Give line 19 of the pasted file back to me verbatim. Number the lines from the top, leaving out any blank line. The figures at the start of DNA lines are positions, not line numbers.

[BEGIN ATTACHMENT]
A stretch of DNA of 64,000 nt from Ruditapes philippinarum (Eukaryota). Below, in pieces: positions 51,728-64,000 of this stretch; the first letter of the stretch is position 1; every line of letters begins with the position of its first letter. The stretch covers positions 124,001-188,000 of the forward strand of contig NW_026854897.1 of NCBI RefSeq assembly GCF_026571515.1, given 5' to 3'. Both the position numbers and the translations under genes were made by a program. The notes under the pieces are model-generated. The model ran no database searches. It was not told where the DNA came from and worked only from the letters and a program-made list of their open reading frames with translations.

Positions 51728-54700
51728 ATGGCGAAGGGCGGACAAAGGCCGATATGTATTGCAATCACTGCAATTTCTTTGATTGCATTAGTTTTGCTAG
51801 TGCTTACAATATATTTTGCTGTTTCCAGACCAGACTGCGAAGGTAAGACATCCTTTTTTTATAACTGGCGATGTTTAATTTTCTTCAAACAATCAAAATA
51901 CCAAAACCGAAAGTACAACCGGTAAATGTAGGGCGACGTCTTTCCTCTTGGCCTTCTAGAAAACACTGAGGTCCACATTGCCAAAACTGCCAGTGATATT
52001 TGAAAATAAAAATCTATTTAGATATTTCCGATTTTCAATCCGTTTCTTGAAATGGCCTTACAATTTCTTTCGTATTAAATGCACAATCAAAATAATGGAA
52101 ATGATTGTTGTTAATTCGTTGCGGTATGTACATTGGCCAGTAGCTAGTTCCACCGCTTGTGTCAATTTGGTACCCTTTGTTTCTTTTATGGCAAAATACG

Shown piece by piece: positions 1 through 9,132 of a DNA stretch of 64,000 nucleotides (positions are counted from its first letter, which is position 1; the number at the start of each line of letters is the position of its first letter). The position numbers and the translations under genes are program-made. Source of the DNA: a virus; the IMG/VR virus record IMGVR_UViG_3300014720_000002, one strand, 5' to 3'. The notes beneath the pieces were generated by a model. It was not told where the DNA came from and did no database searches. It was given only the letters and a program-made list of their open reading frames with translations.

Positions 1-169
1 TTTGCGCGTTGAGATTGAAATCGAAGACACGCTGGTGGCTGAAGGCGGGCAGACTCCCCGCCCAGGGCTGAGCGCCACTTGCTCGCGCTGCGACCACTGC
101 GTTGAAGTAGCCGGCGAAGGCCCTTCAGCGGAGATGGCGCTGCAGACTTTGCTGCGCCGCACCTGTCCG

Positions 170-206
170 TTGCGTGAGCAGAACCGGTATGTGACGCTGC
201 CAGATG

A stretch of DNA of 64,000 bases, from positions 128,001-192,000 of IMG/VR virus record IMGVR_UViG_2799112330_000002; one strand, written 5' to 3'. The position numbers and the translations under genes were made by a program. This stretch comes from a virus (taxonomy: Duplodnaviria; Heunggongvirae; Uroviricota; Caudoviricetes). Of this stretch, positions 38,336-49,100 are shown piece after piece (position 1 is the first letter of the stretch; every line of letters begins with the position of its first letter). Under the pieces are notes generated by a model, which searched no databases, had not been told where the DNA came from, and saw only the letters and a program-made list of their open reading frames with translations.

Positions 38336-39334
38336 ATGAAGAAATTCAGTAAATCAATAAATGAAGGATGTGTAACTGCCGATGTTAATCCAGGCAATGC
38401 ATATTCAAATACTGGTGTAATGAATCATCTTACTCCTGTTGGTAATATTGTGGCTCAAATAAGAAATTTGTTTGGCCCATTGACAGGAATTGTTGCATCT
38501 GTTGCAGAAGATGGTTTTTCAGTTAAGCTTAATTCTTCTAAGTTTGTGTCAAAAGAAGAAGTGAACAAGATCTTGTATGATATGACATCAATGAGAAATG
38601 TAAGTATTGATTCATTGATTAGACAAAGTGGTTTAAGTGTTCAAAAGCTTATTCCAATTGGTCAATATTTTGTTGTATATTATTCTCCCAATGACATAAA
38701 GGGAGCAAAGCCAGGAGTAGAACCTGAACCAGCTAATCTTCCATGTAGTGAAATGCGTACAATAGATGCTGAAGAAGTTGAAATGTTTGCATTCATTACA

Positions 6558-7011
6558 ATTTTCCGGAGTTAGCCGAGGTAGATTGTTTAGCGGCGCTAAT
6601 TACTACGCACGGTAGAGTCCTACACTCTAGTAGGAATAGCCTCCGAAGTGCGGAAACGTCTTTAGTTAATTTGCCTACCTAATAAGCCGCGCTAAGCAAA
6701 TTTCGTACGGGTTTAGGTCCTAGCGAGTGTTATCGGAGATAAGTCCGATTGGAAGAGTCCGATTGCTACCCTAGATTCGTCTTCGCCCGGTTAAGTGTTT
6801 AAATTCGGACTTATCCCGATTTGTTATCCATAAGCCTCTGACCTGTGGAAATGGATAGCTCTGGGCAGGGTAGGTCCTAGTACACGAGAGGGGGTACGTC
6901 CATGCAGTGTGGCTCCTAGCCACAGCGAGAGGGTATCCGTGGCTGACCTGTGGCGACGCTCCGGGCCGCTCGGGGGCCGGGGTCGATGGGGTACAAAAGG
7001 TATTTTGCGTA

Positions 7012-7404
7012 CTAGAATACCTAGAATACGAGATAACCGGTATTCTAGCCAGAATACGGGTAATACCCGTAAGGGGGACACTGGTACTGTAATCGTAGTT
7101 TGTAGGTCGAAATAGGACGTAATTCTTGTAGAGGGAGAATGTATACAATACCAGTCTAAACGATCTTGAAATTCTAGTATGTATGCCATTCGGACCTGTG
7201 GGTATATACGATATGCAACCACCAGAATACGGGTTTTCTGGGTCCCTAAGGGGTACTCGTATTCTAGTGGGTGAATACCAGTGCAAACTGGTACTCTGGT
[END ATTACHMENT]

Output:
38501 GTTGCAGAAGATGGTTTTTCAGTTAAGCTTAATTCTTCTAAGTTTGTGTCAAAAGAAGAAGTGAACAAGATCTTGTATGATATGACATCAATGAGAAATG